We take a fairly long lifespan for granted.  It’s sometimes difficult to realize that for most of human history life expectancy—for those who survived childhood (not many)—was the forties.  For women it was more likely the twenties.  Young couples started families early and kept the kids coming.  We were not exactly prey, but like the rabbits we had to learn to say goodbye too soon.  We’ve thought ourselves to not only the top of the food chain, but to the point of prolonging our lives so much that deaths can be utterly devastating.  I look at the rabbit nibbling the overgrown grass in my backyard and smile.  The only yard nearby without a dog, I like to think they feel safe here, even if just for a little while. From the perspective of prey, every second counts.


Reduce, Reuse

Today’s trash day in my neighborhood. I suspect I’m not alone in having a soft spot for bad movies.  Perhaps it’s because I don’t like to see things wasted.  That, mingled in with my dislike of A-list culture where the people with all the advantages get all the notice.  I appreciate those who struggle.  Maybe that’s why I picked up Guy Barefoot’s Trash Cinema: The Lure of the Low.  That, and because I’ve read other books in the Short Cuts series and found them intelligent and informative.  And yet again, many horror movies are considered “trash”—indeed, Barefoot mentions quite a few of them—which makes me curious.  You see, even back when I was a grad student it was still thought, among some, that film wasn’t sufficiently intellectual to justify academic treatment.  The fact that media now dominates culture gives the lie to that assertion, especially since so many cerebral movies exist now.

In any case, Barefoot takes the subject seriously, using great care to define “trash.”  Given that the series stipulates brief books, this isn’t a comprehensive treatment, but it has a big takeaway for me.  Trash is simply what the majority of people don’t want.  As our landfill crises show, it never really goes away.  (We began composting when we bought our house, and the amount of trash dropped precipitously.  Food scraps can also become something useful.)  There are any number of reasons a producer or director might attempt trash—it’s quick and cheap, it shocks viewers, or it says something about our society.  Yes, even trash can teach us about ourselves.  Really, there’s a value to keeping things and trying to find the beauty where others see only garbage.

From my youngest days experiencing cinema (it was a rare treat then), I realized this was a powerful medium.  I still remember movies I saw as a child, imperfectly no doubt, even today.  And they still speak to me.  Some of them are great and others were almost forgettable.  Some are like gems while others seem like trash.  That doesn’t mean they shouldn’t be watched, however.  A great number of trash films have become cult classics.  They may not reach the esteemed halls of academy award winners, but they are sometimes honest efforts without the money behind big studios.  I tend to root for the underdog.  Having said that, I haven’t seen most of the films discussed here.  Another way of looking at it is that my wishlist has grown.  


Weather rules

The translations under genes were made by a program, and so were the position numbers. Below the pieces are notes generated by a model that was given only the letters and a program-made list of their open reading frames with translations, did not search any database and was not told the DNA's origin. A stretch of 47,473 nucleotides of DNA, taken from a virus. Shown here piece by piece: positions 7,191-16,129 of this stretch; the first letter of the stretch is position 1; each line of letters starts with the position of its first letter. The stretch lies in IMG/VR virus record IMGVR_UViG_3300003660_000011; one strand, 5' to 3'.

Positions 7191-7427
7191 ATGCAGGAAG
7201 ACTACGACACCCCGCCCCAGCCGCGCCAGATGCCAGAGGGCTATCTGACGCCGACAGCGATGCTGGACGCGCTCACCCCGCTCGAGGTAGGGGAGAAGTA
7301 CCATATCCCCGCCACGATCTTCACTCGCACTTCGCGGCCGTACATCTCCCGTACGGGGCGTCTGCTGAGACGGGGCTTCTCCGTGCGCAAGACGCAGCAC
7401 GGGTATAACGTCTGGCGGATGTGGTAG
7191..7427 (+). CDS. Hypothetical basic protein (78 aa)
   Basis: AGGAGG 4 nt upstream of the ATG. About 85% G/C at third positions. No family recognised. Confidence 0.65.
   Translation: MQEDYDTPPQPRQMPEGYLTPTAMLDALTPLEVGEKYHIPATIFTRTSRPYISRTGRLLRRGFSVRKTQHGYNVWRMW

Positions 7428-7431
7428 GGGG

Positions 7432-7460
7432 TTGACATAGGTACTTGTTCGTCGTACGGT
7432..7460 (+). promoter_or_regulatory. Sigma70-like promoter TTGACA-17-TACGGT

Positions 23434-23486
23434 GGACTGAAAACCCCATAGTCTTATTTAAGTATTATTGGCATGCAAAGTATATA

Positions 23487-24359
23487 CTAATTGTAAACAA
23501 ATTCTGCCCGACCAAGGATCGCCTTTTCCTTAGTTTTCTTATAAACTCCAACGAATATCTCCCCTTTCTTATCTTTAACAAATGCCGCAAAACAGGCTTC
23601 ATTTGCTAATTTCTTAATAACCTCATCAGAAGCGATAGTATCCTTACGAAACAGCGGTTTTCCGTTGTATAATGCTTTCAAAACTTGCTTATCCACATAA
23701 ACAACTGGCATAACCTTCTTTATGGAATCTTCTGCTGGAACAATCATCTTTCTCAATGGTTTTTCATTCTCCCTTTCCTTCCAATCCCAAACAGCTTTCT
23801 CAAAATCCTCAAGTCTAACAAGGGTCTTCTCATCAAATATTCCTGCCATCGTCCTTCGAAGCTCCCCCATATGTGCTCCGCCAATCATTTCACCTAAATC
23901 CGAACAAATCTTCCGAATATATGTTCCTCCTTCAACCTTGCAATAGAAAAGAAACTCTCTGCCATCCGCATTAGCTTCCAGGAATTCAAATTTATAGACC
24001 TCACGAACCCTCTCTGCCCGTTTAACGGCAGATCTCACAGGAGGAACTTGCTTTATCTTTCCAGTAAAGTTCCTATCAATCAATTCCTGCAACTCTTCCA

One of the observations that prompted me to write Weathering the Psalms concerned the disruptive nature of storms.  Power outages was pretty common in that part of southeast Wisconsin where we were living at the time.  Downed trees could block rural access—more limited than the alternate routes of cities—for hours.  There was clearly a sense of being at the mercy of nature and it was disruptive to the human schedules and lives we’ve constructed.  The tornado warning we had a couple of days ago reminded me of that aspect.  While radar saves lives by giving advanced warning, it also makes it difficult to concentrate on work when you’re told to take shelter.  As far as I’m aware HR doesn’t have a tornado policy.

Having lived in the Midwest for a decade and a half, I came to be aware of the difference between a tornado watch and a tornado warning.  While my phone was showing a watch, another family member’s was showing a warning.  My evening plans were replaced by standing at the window looking west.  The worst of the storm passed us but as long as the weather was threatening there was little else we could do.  Eventually all devices agreed that this was a warning and we should take shelter.  The storm eventually passed, leaving my tightly packed plans for the day in tatters, even though our actual house was fine.  That’s the nature of the weather that makes it so interesting.  As much as we like to think we’re on top of it, we’re really all potential victims.

Weather is more powerful than humans.  We have to change our plans according to its whims.  And climate change is making it more extreme.  Even with the evidence all around us deniers still try to block legislation that takes steps to preserving our planet.  Those who wish to destroy it for theological reasons don’t stop to think that doing so is about as selfish as you can get—something that the Bible really doesn’t promote at all.  One thing about the weather: although it is very different from place to place, we’re all in it together.  It can be very disruptive, yes.  It reminds us that we and our human plans are temporary.  When we’ve managed to do ourselves in, or have abandoned this planet to find a more hospitable one we can ruin, the weather will remain.  Majestic storms will come and go, whether or not there’s anyone here to see and appreciate them.